So, what do we who are not conservative, white “evangelical” Christians do now that DJT is President? That is not an easy question to answer.
HOW DO WE PRAY?
I have found it hard to know how to pray with integrity for President Trump. Certainly I am not going to pray an imprecatory prayer, as some did for President Obama.
(If you don’t know what I am talking about, see this article in The Atlantic about David Perdue and his June 2016 prayer; he happens to be the first cousin of Sonny Perdue, Trump’s nominee for the Secretary of Agriculture.)
On the other hand, I find it hard to pray, “Bless President Trump.” Conservative USAmerican Christians make much of Romans 13:1-7 and 1 Tim. 2:2a, which says “Pray for kings and everyone who is in authority . . . .”—and I have seen references to those Bible passages in the past few days.
But what about the German Christians and the Japanese Christians in the 1930s and ’40s? They have often, and rightly, been criticized for not opposing their countries’ fascist leaders for whom they prayed.
Don’t misunderstand what I am saying: I am not comparing DJT with Hitler or Tojo, who was the Japanese prime minister from 1941 to 1944. Neither is praying for a country’s leader the same as approving everything that that leader does.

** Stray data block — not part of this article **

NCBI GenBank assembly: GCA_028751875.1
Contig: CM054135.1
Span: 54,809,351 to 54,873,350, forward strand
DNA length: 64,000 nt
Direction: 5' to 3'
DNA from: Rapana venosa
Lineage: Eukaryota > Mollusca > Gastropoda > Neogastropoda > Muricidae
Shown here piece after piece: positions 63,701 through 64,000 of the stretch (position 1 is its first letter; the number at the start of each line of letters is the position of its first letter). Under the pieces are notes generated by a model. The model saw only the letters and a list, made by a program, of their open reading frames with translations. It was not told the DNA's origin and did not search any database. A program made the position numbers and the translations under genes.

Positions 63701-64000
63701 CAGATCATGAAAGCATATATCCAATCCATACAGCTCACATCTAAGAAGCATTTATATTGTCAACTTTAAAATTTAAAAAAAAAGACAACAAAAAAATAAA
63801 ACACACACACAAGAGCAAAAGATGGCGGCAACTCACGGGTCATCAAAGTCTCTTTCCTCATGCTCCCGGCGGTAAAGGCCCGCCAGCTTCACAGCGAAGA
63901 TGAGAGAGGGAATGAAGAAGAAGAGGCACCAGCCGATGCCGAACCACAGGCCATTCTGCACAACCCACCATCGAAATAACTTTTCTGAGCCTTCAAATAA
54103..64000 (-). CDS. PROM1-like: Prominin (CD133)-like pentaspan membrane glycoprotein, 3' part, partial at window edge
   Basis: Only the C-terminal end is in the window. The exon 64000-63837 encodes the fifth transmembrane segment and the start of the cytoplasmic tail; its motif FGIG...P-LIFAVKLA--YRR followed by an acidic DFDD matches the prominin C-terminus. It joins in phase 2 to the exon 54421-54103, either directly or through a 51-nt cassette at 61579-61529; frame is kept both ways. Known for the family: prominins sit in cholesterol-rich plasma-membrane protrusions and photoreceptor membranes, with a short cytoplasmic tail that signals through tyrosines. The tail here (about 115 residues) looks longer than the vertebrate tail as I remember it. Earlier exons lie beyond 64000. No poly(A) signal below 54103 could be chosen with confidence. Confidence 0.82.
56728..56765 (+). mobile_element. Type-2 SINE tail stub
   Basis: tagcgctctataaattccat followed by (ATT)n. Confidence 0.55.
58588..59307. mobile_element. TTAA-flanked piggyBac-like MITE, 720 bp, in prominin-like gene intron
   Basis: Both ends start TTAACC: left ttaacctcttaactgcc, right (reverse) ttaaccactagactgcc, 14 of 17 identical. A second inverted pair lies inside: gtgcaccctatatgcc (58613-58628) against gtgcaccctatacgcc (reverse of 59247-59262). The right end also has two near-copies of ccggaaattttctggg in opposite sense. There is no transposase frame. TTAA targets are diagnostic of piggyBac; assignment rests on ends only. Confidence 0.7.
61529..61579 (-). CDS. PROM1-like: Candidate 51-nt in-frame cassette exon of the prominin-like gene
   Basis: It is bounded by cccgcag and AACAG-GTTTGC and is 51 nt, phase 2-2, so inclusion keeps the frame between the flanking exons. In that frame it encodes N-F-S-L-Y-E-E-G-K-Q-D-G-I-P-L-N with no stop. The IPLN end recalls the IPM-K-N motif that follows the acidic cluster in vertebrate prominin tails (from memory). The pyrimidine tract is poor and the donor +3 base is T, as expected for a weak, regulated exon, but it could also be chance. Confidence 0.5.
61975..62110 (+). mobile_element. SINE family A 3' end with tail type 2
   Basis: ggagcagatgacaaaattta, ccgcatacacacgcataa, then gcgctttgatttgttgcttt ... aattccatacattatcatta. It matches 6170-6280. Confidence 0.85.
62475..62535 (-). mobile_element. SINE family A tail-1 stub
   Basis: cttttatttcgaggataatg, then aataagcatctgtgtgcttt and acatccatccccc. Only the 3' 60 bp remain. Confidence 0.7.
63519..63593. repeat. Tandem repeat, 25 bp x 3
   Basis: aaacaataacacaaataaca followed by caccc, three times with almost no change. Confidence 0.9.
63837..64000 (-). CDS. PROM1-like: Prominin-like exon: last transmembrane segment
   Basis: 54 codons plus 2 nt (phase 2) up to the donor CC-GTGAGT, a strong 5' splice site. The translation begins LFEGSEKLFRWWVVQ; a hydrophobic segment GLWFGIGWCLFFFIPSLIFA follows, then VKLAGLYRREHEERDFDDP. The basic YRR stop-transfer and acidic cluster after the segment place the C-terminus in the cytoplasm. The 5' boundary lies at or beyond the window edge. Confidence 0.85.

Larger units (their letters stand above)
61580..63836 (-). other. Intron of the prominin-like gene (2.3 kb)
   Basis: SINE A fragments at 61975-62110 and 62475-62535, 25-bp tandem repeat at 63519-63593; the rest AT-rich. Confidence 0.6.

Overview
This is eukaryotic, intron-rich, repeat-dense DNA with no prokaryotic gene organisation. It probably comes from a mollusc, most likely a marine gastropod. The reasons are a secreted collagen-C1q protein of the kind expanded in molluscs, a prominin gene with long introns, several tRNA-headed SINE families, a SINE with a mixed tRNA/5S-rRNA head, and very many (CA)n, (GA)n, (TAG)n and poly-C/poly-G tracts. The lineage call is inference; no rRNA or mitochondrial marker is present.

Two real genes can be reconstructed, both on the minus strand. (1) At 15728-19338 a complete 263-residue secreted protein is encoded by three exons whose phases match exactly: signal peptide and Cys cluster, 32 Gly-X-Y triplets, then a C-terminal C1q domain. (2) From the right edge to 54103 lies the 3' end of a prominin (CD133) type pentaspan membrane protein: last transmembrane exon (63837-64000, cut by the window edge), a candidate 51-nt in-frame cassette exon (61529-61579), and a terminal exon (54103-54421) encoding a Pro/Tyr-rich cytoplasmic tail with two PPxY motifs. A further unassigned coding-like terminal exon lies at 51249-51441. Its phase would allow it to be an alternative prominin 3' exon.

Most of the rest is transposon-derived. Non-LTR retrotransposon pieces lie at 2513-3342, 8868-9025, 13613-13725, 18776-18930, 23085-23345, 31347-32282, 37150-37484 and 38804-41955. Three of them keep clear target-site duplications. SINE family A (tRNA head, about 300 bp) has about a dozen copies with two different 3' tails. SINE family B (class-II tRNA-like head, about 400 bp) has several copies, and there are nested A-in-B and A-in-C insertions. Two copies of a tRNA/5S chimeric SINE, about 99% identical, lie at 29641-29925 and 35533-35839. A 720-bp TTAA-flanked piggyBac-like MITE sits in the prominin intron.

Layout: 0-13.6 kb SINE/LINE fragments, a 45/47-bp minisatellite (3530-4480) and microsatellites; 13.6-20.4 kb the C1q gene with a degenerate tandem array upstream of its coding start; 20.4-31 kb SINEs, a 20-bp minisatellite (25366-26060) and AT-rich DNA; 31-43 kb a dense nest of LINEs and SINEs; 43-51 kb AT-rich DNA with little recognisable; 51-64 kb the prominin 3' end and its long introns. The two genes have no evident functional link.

But it is difficult to know how to pray for and to oppose/resist a political leader at the same time.
WHY DO WE OPPOSE?
Some are saying, though, that the opposition to Trump is much the same as the opposition to Obama over the past eight years—and that those who didn’t like the way Republicans treated Obama shouldn’t support Democrat’s negative treatment of Trump.
The Kansas City Star editorial on Jan. 21 said, “Having criticized GOP resistance to Obama, we can hardly encourage similar resistance to Trump.”
But are they the same? In an online response, I wrote that “there is little similarity between the reason Pres. Obama was criticized and the many reasons DJT is being criticized.”
The massive anti-Trump marches last Saturday were not mainly partisan in nature. They were protests against threats to freedom, civility, inclusion, etc.
|A picture I took of a protester in Kansas City on Jan. 20.|
WHEN DO WE OPPOSE?
There have been numerous calls for giving the new President a chance. On the one hand, that is probably not a bad idea. Much of the protest and negative things that have been said about DJT are based on fear of what might happen rather than on the basis of what has already happened.
On the other hand, the protest and negative statements against Trump are based on what he has said over the past year and a half. As the latest issue of The Economist says, there is “enough information . . . to take a view of what kind of person Mr Trump is.”
The historic Women’s March last Saturday was largely an attempt to protect women’s rights before the new President gives orders or the new Congress passes bills depriving them of those rights. As hard as it may be, it is still easier to keep things from happening than to change them after they are done.
In considering when to resist, consider the following prayer by Duke Divinity School Professor William H. Willimon’s prayer offered on MLK Day last Monday:
Lord, forgive the sin of our patience. Anoint us with a fresh spirit of impatience, that we might be half as angry over political injustice and human meanness as you are, and that, in our impatience, we might be given the guts to do something about it. Amen.